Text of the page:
The golf cart was pointing up from the bottom of the ramp that led into San Antonio's posh SBC Center, and Hadley Barrett's boot was flat on the floor. In an instant, the 2002 PRCA Announcer of the Year was at the top of the ramp, through the gate and into the crowd, the cart swallowed by a sea of kids, cowboys hats and barbecue pit smoke.
Home sweet home.
"Thanks for coming, Hadley," a man says as he sees Barrett snaking his way through the throng toward his travel trailer in between performances of the San Antonio Stock Show & Rodeo.
"Oh, no, thank you for having me," Barrett says with the voice that has sifted through the rafters of rodeo arenas for years.
This is the life of Hadley Barrett, a life on the road with the people he loves. The feeling is mutual, of course. It's a life he wouldn't give up for a million bucks or even a good horse, a life that began at a rodeo in Arnold, Nebraska, a life that'll keep the boy in you long after you've become a man.
A life well-lived.
"We have such a neighborhood of people in the rodeo business," said Barrett between drinks of bottled water in his motor home. "A normal person would have a neighbor in the back yard that he would speak to and know the children's ages and names, which is normal. We do that in rodeo, only our back yard is all over the country."
Barrett uses the words "neighbor" and "family" plenty when he talks of his life. And one of the most memorable moments of his life came in December 2002 at the Wrangler National Finals Rodeo when he was named PRCA Announcer of the Year for the fourth time in his career, the first since 1989.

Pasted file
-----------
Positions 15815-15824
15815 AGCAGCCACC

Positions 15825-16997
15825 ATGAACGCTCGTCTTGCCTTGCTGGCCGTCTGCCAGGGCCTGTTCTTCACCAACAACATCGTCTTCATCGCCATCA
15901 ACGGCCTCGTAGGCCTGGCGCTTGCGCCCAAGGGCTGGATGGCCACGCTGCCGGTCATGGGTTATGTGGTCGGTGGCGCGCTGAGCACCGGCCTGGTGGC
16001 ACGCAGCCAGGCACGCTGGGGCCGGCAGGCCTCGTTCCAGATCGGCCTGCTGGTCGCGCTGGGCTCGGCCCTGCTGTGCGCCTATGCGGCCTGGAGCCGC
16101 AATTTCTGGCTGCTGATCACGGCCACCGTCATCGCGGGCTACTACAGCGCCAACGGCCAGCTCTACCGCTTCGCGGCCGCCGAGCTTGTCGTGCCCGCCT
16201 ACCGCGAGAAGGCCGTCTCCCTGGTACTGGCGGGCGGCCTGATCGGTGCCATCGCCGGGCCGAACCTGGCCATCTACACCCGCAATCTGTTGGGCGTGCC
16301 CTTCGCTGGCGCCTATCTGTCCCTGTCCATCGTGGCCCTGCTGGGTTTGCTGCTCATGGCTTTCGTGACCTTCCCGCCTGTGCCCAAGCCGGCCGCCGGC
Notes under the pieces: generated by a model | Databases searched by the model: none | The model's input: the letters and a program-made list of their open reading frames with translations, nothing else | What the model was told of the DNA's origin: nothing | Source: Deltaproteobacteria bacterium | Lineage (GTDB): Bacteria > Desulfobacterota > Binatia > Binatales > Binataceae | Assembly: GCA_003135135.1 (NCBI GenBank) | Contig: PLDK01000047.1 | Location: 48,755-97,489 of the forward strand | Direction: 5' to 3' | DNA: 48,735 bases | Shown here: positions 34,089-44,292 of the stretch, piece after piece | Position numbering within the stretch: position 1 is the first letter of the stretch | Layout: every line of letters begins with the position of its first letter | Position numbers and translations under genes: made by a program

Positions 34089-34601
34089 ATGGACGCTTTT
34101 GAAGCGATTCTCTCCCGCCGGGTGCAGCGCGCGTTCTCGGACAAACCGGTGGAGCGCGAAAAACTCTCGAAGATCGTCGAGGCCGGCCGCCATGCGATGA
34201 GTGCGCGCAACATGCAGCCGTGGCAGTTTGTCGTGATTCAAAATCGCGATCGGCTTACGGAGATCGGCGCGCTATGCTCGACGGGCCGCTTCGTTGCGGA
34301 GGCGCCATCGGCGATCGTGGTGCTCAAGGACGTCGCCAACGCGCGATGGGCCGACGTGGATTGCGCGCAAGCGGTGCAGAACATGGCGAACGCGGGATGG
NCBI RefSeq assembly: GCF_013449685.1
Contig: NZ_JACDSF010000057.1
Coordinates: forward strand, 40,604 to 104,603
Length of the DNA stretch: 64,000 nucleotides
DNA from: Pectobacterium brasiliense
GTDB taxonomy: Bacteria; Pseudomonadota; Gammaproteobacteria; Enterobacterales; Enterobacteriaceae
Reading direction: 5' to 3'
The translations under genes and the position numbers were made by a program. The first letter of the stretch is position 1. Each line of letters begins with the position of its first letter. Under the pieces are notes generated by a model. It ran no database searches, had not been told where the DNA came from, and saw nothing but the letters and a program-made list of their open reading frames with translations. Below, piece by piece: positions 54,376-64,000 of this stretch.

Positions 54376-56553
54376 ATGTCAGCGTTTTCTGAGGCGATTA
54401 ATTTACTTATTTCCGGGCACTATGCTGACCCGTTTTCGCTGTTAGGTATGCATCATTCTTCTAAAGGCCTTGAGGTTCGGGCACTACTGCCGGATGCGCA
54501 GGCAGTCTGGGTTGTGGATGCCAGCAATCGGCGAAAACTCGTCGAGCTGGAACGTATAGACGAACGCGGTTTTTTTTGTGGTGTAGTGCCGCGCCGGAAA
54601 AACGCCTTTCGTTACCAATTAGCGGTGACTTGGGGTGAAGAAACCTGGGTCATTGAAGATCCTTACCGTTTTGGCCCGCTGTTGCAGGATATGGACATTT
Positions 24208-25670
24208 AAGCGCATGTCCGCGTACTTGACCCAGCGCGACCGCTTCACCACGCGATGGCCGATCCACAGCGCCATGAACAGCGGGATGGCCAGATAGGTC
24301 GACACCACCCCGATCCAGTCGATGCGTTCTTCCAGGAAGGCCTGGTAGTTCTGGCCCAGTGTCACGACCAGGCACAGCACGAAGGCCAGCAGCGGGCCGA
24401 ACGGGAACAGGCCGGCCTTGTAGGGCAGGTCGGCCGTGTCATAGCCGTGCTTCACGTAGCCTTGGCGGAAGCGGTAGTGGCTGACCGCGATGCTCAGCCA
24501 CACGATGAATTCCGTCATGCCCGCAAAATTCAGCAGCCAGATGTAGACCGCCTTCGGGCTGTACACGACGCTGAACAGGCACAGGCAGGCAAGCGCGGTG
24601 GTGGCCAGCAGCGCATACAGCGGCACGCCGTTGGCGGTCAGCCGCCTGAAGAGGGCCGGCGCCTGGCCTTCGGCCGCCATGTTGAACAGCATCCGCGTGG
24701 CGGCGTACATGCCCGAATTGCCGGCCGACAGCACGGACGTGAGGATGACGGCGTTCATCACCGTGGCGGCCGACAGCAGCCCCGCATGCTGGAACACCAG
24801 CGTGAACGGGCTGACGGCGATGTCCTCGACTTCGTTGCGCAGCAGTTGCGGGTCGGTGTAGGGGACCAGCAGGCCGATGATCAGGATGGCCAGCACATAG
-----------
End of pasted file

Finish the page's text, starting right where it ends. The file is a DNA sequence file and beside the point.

"Lee (Barrett's wife) and I talked about that awards banquet and said, 'Let's relax and get a bottle of wine for the table at dinner and really enjoy ourselves,'" Barrett remembers.
"(Announcers) Bob Tallman and Randy Corley ended up at our table and I was saying that Tallman was going to get it and Lee was saying Randy's going to win.
"We were joking about it and then at the last minute I said, 'You know, it might be time for Boyd (Polhamus) to win.'"
Seconds later Barrett's name was called, and the crowd at the Riviera Hotel & Casino exploded to its feet.
While Barrett walked to the stage to accept his award a man scrambled to the area in front of the stage with a small camera, determined to get the best view of Barrett's acceptance speech.
It was Tallman.
"That was great," Barrett says, still shaking his head in wonder at the emotional event. "We absolutely weren't ready for that."
Barrett's night in Las Vegas was especially emotional because he introduced the crowd to his youngest daughter, a beautiful 2-year-old girl adopted by the Barretts before the Wrangler NFR. His voice shaking, he produced a picture from his wallet, an act that spilled more than a few tears.
"Her name is Taleah, but I started calling her Maggie Mae, and it's been abbreviated to Mag," Barrett said. "She'll probably kill me for this one of these days. Frequently I've said to Lee, 'You know, I really need to quit doing that, because she won't want that name one of these days.'
"Now she's been to so many rodeos and stuff, and people know her as Mag, so I'm afraid it's too late to do anything about it."